Fifth of students at new £18,000 London college from state schools
- 20 April 2012
- From the section Education & Family
State school pupils make up one fifth of those accepted by a new private college opening in London which will charge £18,000 a year.
The New College of the Humanities says it had 350 applications and has offered places to 91 people.
Seven people have been given full scholarships and will pay no fees while 37 were given partial scholarships.
The college will prepare students for external degrees from the University of London.
The degrees are in economics, English, history, law and philosophy and students will also cover a range of modules to get a broad education, including some which prepare them for work.
'Elite not exclusive'
Students will not be eligible for state support in terms of student loans, but the organisers say they hope that some day they will be.
The college's master, the philosopher Professor AC Grayling, said the college would be "elite but not exclusive".
He received a hostile reaction from some academics and others when he announced that the college was being set up last year.
Critics said the college would be elite and encourage the privatisation of higher education.
At a media conference, Professor Grayling criticised what he said was the under-funding of universities in England - and said setting up the college was a way of dealing with the situation.
"The option is to knock off a few policemen's helmets and break a few windows or try something fresh and different and approach the problem," he said.
He said the college would promote "serious study" through top-quality teaching based on weekly tutorials and lectures.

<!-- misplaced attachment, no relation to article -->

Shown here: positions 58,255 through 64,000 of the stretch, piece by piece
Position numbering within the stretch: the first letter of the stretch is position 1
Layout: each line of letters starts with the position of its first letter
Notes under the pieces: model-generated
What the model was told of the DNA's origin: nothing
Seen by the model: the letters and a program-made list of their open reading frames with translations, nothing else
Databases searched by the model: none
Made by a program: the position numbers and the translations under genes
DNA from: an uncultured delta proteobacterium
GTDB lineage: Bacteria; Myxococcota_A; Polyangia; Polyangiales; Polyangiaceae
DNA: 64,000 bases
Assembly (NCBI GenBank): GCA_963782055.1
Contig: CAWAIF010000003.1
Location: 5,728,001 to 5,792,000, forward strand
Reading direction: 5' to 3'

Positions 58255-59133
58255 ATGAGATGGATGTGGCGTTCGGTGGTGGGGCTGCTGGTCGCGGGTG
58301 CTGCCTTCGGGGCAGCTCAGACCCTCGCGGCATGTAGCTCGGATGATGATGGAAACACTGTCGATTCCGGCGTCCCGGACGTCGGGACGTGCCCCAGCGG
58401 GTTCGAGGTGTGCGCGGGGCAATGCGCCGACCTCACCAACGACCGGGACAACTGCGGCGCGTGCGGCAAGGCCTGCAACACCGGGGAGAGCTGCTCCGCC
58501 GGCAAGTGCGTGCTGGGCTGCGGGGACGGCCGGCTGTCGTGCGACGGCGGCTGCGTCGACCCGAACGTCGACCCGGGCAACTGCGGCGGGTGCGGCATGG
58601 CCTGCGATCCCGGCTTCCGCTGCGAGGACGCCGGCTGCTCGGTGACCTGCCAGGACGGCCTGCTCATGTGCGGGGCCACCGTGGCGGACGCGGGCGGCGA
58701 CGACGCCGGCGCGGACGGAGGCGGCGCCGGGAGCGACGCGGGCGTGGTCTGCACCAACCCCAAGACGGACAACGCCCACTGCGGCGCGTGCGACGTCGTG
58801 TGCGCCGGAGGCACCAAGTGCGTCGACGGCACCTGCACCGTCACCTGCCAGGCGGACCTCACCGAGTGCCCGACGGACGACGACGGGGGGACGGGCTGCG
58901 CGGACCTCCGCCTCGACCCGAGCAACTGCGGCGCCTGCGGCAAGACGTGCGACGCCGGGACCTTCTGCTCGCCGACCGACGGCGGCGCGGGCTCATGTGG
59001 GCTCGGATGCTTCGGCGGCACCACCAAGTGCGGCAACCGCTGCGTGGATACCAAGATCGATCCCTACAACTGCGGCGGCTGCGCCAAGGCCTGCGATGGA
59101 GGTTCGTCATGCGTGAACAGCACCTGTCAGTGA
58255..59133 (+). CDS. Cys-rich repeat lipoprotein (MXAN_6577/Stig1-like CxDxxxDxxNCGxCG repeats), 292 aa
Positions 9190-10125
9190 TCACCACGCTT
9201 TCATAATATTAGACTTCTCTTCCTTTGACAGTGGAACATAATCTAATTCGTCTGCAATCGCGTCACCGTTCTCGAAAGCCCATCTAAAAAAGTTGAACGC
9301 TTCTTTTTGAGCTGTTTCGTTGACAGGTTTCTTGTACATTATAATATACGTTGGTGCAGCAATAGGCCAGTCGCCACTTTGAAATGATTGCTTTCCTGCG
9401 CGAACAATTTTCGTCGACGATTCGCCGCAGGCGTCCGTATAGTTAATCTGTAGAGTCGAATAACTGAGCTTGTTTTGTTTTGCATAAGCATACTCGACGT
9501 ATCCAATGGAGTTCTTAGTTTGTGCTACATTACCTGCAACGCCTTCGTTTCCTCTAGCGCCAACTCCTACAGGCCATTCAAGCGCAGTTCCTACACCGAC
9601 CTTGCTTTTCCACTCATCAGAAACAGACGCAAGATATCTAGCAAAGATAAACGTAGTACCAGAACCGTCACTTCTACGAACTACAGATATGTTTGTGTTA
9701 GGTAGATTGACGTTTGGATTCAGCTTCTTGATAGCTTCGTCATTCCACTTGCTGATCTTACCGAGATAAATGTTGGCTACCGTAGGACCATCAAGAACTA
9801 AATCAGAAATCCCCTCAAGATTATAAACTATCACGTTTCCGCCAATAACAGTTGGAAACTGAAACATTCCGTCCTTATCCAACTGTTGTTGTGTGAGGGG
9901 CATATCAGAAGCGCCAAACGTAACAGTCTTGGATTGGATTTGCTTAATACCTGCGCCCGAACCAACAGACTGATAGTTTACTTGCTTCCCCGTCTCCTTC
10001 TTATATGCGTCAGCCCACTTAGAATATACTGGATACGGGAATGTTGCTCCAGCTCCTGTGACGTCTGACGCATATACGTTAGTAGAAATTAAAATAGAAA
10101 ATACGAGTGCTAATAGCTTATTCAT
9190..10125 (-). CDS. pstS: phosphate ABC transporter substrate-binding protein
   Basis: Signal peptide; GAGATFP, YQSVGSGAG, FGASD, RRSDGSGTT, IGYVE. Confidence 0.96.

And he said there was something to be said for elitism.
"I would like any airline pilot or surgeon to have had an elite education," he said.
Academics represented by the University and College Union said the college seemed to have taken the "lowest proportion of state school pupils of any university".
Sally Hunt, general secretary of the UCU said: "Today's figures do give the impression that only those prepared or able to pay top whack will be afforded the opportunity to study at NCH.
"This should give us food for thought about the damage higher fees will do to students, universities and the country. Surely we need the brightest brains studying the courses best suited to their talents, not simply one within budget?
"Much needs to be done to help arts and humanities following the government's punitive slashing of teaching budgets. However, few people are convinced that charging the highest fees in the land is the way to ensure courses are available to all."
The college said 22% of the offers had been made to state school pupils and 66% to those from independent schools.
The remaining 12% was made up of either mature students or those not coming directly from school, it said.
Fees are £18,000 a year at the college - twice the maximum universities in England will be able to charge from this autumn.
So far seven students have been given full scholarships - and one has been given maintenance funds also, the college said.
The 37 given partial scholarships will pay annual fees of £7,200 a year - meaning that so far there are 47 people paying full fees.
Typically, the students chosen have - or are predicted to have - at least two As and B at A level.
The college aims to have about 1,000 students in total in a few years' time and expects to recruit more students for September in the coming months.
Professor Grayling said in the future he hoped there would be a big endowment fund so that anyone could attend, regardless of their financial situation.
"It is our long-term ambition for the college to become needs-blind and to have as many of its student body as possible on financially assisted places," he said.
"This is how the leading American universities do it, by building up a major endowment, and this is the model we are seeking to create here over time."